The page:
"Into and Out Of the Echo Chambers" Series
What do you make of this cultural moment? How has it impacted you? How will we find our way forward, individually and collectively?
The bitter divisions and partisanship that flared up in the last twelve months had been festering for years. The coronavirus pandemic, the racial reckoning, and the 2020 election cycle all revealed deep disagreements and radically divergent worldviews. The impact of these divisions was compounded by our physical distance and social media echo chambers.
CURW’s “Into and Out Of the Echo Chambers” series invites the Cornell community to explore these pressing questions. You will be invited to reflect on and voice the emotional impact that this challenging moment has had on you, and together we will begin to consider what spiritual dispositions, humanizing practices, and interpersonal skills might help us meet this moment and find our way forward in a way that honors our national motto: e pluribus unum.
Cultivating Peace in the Valley: Practicing for Navigating the Ebb and Flow of the Inner Work of Racial Justice
Virtual Keynote featuring Rhonda V. Magee
Tuesday, October 12, 2021
Virtual Event, 12pm
Click here to view a recording of this event
As we confront the legacy of historical White Supremacy -- exploring the effects of wage and wealth inequality, witnessing political polarization, and realizing the related climate distress and public health consequences -- we are all challenged to contemplate our own social identities, related habits and attachments, and explore the values and practices necessary to sustain multiracial democracy. Turning toward and taking up our part of the work of minimizing socially-created surplus suffering can lead to greater distress before it leads to more ease. How might our contemplative pedagogies and practices assist us in maintaining equanimity and wellbeing as we strengthen our skillfulness in working with the changing culture and its consequences?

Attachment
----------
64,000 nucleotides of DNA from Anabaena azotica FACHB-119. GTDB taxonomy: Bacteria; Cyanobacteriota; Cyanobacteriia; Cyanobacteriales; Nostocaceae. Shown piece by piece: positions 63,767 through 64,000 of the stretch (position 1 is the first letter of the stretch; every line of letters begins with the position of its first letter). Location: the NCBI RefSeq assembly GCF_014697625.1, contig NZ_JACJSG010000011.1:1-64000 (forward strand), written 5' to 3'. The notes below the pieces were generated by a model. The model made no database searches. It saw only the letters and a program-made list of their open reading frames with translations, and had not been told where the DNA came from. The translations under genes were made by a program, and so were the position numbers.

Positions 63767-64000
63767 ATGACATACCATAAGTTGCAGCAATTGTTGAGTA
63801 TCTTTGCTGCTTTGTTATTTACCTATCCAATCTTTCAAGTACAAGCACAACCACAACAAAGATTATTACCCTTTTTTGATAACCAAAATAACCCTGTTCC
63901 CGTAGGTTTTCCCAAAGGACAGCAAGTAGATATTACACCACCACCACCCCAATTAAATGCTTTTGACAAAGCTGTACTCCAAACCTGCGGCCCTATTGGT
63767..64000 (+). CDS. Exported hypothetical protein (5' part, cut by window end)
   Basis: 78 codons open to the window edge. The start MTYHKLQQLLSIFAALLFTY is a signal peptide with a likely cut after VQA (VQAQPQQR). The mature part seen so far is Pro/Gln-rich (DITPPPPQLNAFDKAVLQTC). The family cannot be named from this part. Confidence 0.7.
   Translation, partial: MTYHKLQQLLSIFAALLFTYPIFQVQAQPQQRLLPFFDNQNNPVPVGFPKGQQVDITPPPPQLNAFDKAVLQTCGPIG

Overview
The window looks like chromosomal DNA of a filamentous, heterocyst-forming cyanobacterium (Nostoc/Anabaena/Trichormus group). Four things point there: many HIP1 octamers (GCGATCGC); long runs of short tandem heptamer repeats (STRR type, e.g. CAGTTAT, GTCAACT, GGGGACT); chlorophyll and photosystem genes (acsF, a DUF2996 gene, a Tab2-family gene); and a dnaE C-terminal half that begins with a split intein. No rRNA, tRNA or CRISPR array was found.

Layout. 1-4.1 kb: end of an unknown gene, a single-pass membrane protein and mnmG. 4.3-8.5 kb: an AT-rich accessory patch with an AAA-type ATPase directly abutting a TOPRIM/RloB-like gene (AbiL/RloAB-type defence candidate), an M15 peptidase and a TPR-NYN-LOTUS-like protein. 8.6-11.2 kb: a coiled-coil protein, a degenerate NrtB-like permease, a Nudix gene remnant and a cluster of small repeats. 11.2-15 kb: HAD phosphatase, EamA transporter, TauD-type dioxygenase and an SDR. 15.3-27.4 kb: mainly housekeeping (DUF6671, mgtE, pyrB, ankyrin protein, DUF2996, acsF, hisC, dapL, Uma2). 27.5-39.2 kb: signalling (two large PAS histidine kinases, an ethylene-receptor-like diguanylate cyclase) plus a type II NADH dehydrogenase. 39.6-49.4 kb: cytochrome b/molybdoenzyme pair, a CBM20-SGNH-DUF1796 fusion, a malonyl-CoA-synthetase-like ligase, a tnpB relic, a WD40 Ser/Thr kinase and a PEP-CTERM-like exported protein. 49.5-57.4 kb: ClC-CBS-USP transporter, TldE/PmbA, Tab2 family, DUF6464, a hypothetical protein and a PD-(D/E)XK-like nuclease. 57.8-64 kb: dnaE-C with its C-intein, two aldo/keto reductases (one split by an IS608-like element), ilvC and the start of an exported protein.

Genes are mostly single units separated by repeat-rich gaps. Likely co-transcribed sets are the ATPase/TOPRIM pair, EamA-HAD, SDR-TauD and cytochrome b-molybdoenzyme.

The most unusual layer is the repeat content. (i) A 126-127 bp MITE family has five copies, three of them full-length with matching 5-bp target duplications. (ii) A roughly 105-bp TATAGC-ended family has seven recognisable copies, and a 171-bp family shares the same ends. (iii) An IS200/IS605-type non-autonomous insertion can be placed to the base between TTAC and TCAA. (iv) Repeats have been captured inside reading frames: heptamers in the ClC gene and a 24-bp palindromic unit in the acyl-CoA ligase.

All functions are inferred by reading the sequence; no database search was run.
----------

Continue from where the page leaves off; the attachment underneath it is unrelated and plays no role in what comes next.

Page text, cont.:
See No Stranger: An Evening with Valarie Kaur
Monday, March 22, 2021
Virtual Event, 7 p.m.
Valarie Kaur is a seasoned civil rights activist and celebrated prophetic voice “at the forefront of progressive change” (Center for American Progress). Valarie burst into American consciousness in the wake of the 2016 election when her Watch Night Service address went viral with 30+ million views worldwide. Her question “Is this the darkness of the tomb – or the darkness of the womb?” reframed the political moment and became a mantra for people fighting for change. Valarie now leads the Revolutionary Love Project to reclaim love as a force for justice in America. As a lawyer, filmmaker, and innovator, she has won policy change on multiple fronts – hate crimes, racial profiling, immigration detention, solitary confinement, Internet freedom, and more. She founded Groundswell Movement, Faithful Internet, and the Yale Visual Law Project to inspire and equip new generations of advocates. Valarie has been a regular TV commentator on MSNBC and contributor to CNN, NPR, PBS, the Hill, Huffington Post, and the Washington Post. A daughter of Sikh farmers in California’s heartland, Valarie earned degrees at Stanford University, Harvard Divinity School, and Yale Law School. Valarie’s book, SEE NO STRANGER: A Memoir & Manifesto of Revolutionary Love, was released in 2020 and expands on her “blockbuster” TED Talk.For this event, Valarie will speak about her book See No Stranger, and invite us to consider what spiritual dispositions, humanizing practices, and interpersonal skills might help us meet this profound moment of social change.
Sponsored by Cornell United Religious Work (CURW) and the Office of Spirituality and Meaning-Making (OSMM), with generous co-sponsorship provided by the Office of Engagement Initiatives (OEI), Sikh Student Association (SSA), Cornell Garden-based Learning, Interfaith Council, and the Center for Transformative Action (CTA).